toolbox world wide web


Name of the tool

Game about stereotypes   

Links to the keystones
attitudes, awareness, knowledge

Aim of tool/ Brief overall description
The tool raises awareness about the participants’ own stereotypes on different nations, minorities and about the inevitability of mental schemes.

To make visible our stereotypes (the stereotypes of the students), and at the same time to make them relative, questionable, using irony and humor.

Students divided in groups or individually, having small flags (with names of nations, ethnic or minority groups) in their hand, see expressions on the board or on slides: “As [a characteristic] as…” and have to finish the sentence raising one of the small flags. In this way they express to which nation, ethnic group they link the characteristic more. E. g.: As cheerful as: German or Italian or Hungarian (only one per characteristic) etc. 
After the game there is a common reflection on what happened.


Main methods

  • Game

  • Reflection



Description of the process and the possible stepping stones

1. The teacher prepares a slideshow with the simple phrase: As… as… He/she can use a board also. It is the teacher’s choice if he/she wants to make a list of attributes, with the students or before the class/meeting/training.
(2. optional): If they make the list together, the teacher asks the students (the participants) to say positive, negative and neutral attributes without telling them for which purpose. He/she writes the attributes in the slideshow or on the board but the students should not see yet what is written there (as… as…) so he/she should do it (later) while the students are working with another task.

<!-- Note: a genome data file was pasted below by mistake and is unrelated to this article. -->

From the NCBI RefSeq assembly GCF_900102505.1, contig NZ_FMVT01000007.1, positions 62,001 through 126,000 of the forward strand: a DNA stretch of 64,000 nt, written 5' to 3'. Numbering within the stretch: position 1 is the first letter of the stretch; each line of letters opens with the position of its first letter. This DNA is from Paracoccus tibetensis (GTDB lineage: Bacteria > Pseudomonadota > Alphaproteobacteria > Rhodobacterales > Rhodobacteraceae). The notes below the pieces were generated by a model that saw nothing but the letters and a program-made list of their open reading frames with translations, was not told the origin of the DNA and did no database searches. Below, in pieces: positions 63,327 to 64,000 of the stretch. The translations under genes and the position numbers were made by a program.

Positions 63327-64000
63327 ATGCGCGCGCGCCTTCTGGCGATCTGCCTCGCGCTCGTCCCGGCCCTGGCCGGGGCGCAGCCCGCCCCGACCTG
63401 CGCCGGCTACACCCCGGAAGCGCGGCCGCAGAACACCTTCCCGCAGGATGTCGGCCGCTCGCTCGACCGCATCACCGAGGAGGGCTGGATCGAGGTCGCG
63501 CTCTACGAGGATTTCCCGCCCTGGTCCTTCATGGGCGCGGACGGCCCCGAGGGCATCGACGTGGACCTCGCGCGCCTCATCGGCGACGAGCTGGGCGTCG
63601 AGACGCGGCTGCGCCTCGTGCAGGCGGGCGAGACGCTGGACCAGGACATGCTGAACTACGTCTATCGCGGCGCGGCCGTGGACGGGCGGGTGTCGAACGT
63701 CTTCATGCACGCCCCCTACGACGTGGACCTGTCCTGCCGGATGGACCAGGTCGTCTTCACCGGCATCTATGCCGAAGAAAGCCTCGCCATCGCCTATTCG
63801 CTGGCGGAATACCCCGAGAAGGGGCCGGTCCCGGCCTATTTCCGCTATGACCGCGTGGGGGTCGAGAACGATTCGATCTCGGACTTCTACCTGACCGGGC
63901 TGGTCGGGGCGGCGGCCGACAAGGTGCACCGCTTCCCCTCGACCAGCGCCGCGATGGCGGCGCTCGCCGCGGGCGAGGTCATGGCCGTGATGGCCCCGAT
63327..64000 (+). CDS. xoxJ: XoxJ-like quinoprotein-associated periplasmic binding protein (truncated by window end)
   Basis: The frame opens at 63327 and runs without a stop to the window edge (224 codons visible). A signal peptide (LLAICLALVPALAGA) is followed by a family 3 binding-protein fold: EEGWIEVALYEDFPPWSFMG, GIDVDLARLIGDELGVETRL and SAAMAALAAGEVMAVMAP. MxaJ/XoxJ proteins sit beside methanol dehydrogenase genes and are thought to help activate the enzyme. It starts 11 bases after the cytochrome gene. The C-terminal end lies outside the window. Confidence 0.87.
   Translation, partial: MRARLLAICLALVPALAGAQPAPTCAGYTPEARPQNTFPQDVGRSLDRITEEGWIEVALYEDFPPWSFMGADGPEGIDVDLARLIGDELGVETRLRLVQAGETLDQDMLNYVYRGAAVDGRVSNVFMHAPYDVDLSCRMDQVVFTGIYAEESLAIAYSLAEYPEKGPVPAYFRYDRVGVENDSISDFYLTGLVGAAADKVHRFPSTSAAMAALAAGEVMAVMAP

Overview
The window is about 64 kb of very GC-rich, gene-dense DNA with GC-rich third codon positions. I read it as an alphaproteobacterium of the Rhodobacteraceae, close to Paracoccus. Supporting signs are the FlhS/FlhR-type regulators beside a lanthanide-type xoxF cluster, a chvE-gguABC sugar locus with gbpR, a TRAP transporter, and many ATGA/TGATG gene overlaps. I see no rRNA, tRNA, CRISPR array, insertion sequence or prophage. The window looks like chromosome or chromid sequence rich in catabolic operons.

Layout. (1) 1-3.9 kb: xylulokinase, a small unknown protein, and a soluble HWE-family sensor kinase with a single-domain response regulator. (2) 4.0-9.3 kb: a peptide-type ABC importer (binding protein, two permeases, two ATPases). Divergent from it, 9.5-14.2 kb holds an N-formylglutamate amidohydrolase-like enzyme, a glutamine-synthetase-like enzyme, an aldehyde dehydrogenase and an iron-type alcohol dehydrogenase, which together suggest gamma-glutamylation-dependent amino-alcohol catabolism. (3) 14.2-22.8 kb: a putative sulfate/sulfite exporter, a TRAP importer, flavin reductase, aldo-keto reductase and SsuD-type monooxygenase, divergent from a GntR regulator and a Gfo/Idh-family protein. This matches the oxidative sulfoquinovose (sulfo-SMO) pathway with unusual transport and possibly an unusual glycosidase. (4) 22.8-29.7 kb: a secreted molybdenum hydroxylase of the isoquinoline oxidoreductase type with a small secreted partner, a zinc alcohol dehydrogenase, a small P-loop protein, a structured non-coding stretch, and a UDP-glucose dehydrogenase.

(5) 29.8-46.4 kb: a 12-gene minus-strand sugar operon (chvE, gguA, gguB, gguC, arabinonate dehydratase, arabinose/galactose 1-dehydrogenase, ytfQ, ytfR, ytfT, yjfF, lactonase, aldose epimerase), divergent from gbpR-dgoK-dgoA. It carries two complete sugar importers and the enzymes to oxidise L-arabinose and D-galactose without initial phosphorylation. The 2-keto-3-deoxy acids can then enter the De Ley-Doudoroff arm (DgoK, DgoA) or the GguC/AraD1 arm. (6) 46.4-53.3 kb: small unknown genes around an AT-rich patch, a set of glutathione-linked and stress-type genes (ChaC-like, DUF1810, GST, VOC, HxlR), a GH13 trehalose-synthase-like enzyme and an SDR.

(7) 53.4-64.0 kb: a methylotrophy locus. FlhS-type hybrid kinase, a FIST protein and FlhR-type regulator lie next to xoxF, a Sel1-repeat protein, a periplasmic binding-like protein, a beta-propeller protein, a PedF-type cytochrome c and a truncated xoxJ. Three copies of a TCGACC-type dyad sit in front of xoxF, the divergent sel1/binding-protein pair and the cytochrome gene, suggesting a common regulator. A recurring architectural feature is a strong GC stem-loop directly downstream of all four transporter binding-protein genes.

3. The teacher asks the students to make a list of nations, ethnic and minority groups they know. He/she can help them in order to find as many as possible. They can work individually or in groups. If there are national or minority groups in the class it is the choice of the teacher to divide them into homogenous or heterogeneous groups.

4. The students prepare small flags with the names of the nations/groups and they glue them to sticks. If they will use the flags individually each of them has to have all the flags, so it is good that they prepare them for themselves. If they use them in groups: they need all the names of the nations/groups in every group. If there is less time, then the teacher can skip all this process, and can prepare the materials before. If there is more time students can prepare even colored flags or signs (symbols) of the nations/groups instead of their names simply written on papers.

5. The teacher presents one by one the phrases with the attributes: As … as… (e. g. : As cheerful as… ) and asks the student to raise a flag with the name of a nation/group to finish the phrase. If they do it in groups, they should have a little time to discuss (not too much anyway) before showing their choice. (It is important to show only one phrase for every choice, and the other following ones remaining hidden)